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Richard Foerster:

Orchises Press
PO Box 20602
Alexandria VA, 22320

94 pp., $12.95

In his second collection from Orchises, Richard Foerster demonstrates his mastery of elegant, formal and artfully executed verse. His poems are serious, sad and fraught with doom. They are truly moving poetic tales of passion and eros set in a tableau sometimes personal, sometimes allusive and symbolic. And while the acronym AIDS and the terminology of its ravaging plague is utterly absent, indeed expunged, from these poems, its death curtain hangs as a heavy backdrop. One finds this characteristic in the closing stanza of "In the One-Third World": "but the dream I'd inhabit forever reeks/ of gravid soil, the full scrotal blush/ of orchids, anthers tumescent with pollen,/ the wild twining embrace, bare and trembling:/ this momentary, delible earth." These are painful lines, lush with longing and dread. They move incrementally, yet fluidly, down through the design of the poem. And though, yes, death IS the final release, the muted, pervasive irony of dying from love is, in PATTERNS OF DESCENT, the authentically tragic source of distinguished poetry.--Joel Lipman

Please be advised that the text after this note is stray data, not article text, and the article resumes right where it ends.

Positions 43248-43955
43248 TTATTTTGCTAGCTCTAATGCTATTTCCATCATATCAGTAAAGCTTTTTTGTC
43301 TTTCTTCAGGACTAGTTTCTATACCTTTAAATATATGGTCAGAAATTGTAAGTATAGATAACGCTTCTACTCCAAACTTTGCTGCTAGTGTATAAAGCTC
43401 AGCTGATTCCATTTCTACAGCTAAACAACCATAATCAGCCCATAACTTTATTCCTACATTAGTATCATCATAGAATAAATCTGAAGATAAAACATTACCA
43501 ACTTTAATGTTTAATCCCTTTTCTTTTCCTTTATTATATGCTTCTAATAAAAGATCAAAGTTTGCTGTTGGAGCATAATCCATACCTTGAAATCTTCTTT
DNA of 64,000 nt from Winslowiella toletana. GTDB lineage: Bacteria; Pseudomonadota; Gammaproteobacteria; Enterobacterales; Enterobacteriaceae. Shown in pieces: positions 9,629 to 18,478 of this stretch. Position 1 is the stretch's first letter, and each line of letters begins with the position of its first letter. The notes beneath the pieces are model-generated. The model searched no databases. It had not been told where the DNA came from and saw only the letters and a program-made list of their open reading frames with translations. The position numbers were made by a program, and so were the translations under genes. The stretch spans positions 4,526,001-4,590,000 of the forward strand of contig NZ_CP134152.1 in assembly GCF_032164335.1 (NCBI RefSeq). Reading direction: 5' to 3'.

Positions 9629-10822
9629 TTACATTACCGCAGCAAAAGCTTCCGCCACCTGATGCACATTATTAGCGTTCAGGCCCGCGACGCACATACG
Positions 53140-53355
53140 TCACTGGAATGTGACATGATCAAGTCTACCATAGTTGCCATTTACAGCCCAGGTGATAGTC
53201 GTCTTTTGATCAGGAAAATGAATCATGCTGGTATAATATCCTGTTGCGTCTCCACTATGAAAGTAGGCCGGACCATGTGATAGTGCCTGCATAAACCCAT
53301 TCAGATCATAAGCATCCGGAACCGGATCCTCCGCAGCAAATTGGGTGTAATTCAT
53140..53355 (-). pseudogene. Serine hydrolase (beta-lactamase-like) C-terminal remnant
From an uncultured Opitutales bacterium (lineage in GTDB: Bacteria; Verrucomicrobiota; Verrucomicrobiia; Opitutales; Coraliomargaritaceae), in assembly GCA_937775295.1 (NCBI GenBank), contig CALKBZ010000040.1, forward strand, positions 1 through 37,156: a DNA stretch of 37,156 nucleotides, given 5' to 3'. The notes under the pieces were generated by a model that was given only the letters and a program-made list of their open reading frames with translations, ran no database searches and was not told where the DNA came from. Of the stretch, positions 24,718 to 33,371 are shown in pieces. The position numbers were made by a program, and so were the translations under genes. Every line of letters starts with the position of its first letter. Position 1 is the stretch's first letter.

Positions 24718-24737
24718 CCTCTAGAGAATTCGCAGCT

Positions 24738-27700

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This review originally appeared in TapRoot Reviews #4,
Copyright Burning Press 1994, 1995.

Contact the editor, luigi-bob drake, at Burning Press